WASHINGTON (Reuters) – The Federal Reserve needs “several more months of data” before considering changes to its open monetary policy to ensure that recent weak job growth and high inflation provide something temporary, the governor of the Federal Reserve said on Thursday. Christopher Waller entity.
He also indicated that an economy “ready to take off” will end up overcoming what he considers to be a temporary “mismatch” between the growing demand for workers by companies and the willingness of people to accept jobs while the pandemic continues and benefits for unemployment can pay the bills.
In his view, the 4.2% annual increase in consumer prices in April, higher than expected, will be temporary as bottlenecks are alleviated and consumers spend a surplus of savings accumulated by the flow of government funding during the pandemic, Waller said.
“The US economy is stepping on the gas and continues to rebound very strongly,” Waller said.
Still, April inflation and the labor report came as a surprise that caused “the jaws of all forecasters to drop,” Waller said, while confirming the need for the Fed to base its policy changes on results, not in the forecasts that come to light in the context of a pandemic and could be wrong.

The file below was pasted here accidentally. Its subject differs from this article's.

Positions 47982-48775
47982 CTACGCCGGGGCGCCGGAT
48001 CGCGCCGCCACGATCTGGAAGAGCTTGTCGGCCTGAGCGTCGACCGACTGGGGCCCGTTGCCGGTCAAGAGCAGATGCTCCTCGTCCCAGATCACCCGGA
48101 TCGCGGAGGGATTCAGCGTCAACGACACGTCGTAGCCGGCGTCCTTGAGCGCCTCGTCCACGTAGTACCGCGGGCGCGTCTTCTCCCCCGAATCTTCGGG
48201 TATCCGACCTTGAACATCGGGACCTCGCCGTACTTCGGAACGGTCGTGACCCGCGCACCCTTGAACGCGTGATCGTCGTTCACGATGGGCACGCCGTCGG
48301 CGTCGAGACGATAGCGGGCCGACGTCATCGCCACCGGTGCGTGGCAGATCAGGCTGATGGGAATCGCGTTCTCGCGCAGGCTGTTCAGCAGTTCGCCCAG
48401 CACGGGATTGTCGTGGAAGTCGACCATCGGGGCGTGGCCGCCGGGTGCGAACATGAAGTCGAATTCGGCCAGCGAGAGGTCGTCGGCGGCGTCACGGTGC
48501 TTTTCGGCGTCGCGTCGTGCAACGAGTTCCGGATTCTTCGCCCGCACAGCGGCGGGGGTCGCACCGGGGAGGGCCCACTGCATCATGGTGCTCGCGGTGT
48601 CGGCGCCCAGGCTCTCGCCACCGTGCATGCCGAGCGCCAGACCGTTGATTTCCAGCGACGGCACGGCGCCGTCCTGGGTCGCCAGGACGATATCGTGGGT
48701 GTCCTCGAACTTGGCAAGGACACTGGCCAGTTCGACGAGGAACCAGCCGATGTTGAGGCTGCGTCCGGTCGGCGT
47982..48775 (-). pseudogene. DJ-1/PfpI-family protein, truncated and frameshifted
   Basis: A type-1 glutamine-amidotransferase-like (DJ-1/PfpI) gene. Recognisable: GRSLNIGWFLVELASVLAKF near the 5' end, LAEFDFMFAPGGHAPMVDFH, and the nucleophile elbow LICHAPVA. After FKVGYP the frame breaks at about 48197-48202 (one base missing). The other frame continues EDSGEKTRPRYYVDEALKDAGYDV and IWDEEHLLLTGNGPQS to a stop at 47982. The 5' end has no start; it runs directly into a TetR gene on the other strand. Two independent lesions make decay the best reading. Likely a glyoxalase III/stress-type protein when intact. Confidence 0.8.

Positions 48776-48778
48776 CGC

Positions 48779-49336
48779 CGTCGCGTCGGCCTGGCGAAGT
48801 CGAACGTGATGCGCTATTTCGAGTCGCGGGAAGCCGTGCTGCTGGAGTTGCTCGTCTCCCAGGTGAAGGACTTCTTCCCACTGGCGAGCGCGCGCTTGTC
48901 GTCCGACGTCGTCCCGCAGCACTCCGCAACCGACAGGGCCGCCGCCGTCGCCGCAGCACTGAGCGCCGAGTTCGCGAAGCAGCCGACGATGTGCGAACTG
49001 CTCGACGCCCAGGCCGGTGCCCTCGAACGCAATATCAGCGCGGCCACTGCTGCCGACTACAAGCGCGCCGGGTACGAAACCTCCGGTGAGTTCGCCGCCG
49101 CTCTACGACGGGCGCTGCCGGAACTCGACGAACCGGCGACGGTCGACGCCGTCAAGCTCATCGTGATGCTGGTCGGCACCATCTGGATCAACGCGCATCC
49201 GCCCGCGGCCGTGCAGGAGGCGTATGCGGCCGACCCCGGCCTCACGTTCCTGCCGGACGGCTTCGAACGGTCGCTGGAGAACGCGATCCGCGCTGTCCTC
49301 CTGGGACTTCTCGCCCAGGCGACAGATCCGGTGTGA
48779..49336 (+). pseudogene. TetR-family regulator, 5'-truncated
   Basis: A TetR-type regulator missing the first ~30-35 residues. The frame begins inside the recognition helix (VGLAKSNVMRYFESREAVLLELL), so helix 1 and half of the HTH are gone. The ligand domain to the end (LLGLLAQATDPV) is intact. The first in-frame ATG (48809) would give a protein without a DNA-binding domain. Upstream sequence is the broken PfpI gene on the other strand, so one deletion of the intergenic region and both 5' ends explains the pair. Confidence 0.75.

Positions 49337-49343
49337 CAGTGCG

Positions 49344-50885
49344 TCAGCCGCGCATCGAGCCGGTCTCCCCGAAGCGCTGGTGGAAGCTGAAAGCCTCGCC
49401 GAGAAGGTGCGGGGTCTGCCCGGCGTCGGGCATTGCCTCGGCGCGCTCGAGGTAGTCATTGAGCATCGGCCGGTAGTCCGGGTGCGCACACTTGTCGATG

The Fed has said that it will not change its $ 120 billion in monthly bond purchases until there is “further substantial progress” and people are back at work, even with a possible increase in interest rates from its current level close to zero.
It also wants to push inflation above 2% for some time to make up for past weak inflation, and has vowed not to overreact to short-term price jumps that may be underway.
The May and June labor reports “could reveal that April was an outlier, but we need to look at that before we start thinking about adjusting our policy stance,” Waller said. “Now is the time to be patient, steel-eyed central bankers, and not be fooled by temporary data surprises.”
(Reporting by Howard Schneider; edited in Spanish by Carlos Serrano)